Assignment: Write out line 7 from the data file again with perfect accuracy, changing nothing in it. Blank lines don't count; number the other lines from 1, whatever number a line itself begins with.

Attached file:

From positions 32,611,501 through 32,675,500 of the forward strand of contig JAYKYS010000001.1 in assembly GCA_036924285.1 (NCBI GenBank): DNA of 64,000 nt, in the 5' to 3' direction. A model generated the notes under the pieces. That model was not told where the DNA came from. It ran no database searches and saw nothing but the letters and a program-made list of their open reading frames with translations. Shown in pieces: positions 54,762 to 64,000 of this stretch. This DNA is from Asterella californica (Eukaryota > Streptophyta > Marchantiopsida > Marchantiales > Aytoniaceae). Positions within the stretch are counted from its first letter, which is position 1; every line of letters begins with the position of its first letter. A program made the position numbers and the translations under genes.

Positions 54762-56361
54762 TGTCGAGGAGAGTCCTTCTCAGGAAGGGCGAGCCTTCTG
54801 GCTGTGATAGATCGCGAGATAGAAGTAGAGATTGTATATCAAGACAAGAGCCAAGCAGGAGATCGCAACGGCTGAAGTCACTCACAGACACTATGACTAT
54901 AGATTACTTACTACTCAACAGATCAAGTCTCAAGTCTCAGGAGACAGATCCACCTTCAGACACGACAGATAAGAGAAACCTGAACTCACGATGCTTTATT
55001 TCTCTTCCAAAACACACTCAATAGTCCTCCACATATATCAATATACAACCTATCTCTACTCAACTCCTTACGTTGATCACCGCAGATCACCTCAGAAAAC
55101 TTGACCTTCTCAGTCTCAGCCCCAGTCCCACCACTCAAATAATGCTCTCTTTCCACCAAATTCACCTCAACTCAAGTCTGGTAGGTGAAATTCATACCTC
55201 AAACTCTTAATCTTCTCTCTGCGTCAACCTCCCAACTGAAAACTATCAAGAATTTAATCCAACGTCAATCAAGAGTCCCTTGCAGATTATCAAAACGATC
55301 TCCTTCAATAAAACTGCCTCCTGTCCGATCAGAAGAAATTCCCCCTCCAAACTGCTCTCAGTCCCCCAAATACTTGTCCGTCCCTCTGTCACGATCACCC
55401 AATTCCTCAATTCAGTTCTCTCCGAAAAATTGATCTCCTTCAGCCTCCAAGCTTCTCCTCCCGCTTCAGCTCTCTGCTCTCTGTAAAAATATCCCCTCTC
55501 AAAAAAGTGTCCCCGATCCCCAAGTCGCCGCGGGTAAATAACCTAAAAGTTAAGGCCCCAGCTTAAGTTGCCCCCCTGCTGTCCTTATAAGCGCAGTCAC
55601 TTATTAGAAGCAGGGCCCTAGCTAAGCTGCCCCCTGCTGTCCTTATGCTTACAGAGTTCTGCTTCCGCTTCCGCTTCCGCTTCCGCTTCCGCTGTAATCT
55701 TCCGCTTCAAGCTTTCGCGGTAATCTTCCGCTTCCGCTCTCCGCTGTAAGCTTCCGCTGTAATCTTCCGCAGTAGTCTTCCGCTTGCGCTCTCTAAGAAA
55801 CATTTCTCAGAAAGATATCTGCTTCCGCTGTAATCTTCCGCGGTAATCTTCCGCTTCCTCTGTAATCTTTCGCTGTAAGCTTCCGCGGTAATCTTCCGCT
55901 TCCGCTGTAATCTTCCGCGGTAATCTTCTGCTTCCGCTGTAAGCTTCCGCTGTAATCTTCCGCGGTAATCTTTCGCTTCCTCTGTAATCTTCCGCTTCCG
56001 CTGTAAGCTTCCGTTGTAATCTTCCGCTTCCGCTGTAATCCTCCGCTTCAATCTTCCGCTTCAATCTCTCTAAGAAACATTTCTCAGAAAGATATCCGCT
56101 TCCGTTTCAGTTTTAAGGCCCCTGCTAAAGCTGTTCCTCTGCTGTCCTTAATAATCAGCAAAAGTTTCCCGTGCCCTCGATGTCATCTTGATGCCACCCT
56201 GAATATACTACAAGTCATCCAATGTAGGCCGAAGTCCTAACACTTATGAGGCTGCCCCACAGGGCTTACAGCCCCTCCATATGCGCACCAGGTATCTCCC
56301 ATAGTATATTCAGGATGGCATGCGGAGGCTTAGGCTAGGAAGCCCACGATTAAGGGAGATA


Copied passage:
55101 TTGACCTTCTCAGTCTCAGCCCCAGTCCCACCACTCAAATAATGCTCTCTTTCCACCAAATTCACCTCAACTCAAGTCTGGTAGGTGAAATTCATACCTC